There may be people out there who don't always find themselves wishing there were more hours in each day, but if so, I've been too busy to meet any of them.
Today's fast-paced lifestyle can make the traditionally simple task of sitting down to consume a meal next to impossible. To that end, consumer packaged goods manufacturers are continuously hard at work attempting to develop the next great packaging innovation, one that will help save consumers the precious commodity of time, as well as offer quality products. And, increasingly, many are becoming successful in this endeavor. Packaging has come a long way from the days of the aluminum TV dinner tray and the jagged edges of opened canned goods.
Mark Baum, executive vice president at the Washington-based Grocery Manufacturers of America, predicts packaging technology will only improve over time. "There is no question that some of the greatest innovations of the past few years have been in packaging, and that will continue into the future," he told SN.
Some of the new advances in packaging technology were previewed during a session on new product trends at the Food Marketing Institute's annual convention earlier this year. I listened in awe as Valerie Skala, vice president of analytic product management at Information Resources Inc., spoke of packages that actually aid in the cooking process, such as a package that crisps food as the product is microwaved.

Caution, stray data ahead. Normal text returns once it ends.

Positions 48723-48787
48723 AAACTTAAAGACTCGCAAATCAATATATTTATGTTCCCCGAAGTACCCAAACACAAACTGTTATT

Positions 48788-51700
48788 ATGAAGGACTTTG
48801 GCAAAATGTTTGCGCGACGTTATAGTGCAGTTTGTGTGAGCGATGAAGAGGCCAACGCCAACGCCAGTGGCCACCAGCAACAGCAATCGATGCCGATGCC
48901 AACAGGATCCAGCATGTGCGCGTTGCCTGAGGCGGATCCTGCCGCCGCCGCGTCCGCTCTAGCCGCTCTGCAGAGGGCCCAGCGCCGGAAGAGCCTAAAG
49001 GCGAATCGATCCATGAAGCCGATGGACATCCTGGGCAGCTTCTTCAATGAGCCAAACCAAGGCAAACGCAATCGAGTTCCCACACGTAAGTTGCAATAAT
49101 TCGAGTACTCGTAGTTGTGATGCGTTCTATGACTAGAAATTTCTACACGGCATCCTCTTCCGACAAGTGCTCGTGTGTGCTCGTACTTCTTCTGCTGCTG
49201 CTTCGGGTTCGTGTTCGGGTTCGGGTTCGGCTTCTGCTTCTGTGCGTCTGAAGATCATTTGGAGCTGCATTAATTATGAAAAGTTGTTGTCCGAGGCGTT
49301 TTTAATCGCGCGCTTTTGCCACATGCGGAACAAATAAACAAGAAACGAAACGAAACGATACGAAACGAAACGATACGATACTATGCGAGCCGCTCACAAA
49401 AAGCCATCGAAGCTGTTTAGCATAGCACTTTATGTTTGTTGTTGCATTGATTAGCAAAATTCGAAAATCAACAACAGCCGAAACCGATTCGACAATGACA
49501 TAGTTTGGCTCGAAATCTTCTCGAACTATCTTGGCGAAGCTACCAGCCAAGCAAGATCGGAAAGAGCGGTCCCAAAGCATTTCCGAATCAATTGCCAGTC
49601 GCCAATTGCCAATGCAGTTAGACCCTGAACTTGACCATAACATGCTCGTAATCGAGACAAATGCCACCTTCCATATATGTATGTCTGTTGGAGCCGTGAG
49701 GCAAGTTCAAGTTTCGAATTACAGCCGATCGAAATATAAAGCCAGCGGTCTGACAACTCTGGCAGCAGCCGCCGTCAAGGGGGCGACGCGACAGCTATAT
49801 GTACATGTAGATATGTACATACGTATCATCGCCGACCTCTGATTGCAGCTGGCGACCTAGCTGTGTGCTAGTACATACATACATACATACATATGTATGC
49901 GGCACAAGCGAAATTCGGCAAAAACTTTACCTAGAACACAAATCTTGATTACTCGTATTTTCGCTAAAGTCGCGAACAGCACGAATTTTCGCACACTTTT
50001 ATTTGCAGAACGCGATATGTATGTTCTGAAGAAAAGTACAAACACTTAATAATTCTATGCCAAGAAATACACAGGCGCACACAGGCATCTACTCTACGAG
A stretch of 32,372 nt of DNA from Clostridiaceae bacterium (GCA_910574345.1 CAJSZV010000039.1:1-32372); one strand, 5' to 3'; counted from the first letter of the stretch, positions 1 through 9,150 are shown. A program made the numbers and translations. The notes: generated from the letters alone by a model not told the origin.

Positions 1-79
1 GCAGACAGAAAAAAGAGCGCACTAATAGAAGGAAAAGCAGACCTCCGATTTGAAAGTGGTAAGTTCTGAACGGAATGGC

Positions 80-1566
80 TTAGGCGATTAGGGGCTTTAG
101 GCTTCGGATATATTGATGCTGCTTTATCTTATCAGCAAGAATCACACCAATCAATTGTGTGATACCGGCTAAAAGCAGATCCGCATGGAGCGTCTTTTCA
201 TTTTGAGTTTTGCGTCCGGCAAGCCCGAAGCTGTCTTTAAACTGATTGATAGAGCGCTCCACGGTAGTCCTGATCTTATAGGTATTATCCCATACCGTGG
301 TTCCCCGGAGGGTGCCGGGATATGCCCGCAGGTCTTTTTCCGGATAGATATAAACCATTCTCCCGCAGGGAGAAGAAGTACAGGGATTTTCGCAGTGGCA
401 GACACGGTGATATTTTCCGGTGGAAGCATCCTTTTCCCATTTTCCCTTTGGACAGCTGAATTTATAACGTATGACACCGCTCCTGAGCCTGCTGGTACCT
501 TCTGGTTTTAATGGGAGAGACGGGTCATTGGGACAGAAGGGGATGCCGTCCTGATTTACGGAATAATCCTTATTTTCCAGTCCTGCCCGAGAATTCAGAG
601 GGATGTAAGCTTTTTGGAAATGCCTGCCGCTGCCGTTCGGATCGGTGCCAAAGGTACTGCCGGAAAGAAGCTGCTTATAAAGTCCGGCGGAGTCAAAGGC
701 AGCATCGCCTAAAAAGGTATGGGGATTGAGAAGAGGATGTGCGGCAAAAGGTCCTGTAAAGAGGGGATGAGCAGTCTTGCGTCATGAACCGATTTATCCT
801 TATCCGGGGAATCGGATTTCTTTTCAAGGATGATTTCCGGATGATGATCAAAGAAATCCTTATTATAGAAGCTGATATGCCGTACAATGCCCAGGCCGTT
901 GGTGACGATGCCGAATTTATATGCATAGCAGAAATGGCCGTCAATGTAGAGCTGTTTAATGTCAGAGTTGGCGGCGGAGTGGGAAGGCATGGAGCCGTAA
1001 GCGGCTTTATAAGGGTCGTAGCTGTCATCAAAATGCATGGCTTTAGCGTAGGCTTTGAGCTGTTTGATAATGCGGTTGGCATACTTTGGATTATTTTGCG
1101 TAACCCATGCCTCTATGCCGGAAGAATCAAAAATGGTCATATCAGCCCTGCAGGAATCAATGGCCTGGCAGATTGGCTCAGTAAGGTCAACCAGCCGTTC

It is this type of packaging innovation that will be key to tomorrow's shoppers. Portable and resealable packages have become a necessity, not simply a convenience. Skala's explanation of innovative concepts like "interrupt-able" snacking and items that can be eaten with one hand while the other is steering a car evoked images of the world I witness every day during my commute to and from the office.
In this week's Center Store section, we delve into some of the current packing trends, with a special emphasis on containers designed for the tiniest of hands as families prepare for the new school year. Just when mothers thought peanut butter and jelly were the easiest and fastest spreads to prepare on a sandwich, the squeezable tube is introduced for kids -- food retailers' future head of household shoppers -- to take with them to the school cafeteria. And pudding now comes in squeezable tubes. Designs for items such as aseptic juices and soup cans have undergone overhauls in recent years, with pop tops placing fear in the hearts of can opener salesmen everywhere.
"Cans are truly the convenience package of the future. They provide excellent barrier strength and durability to protect food integrity, and with new technologies are lightweight and easy to open," said Paul McCaig, vice president of marketing and business development for Morgan Foods, a leader in food processing and a major private-label supplier of formulated food products.
This all poses the question: What's next? How about packages that transport themselves to the consumer's location on voice command? Now that's innovative. Or entrees that can be programmed through your VCR/DVD to begin cooking? Talk about a TV dinner.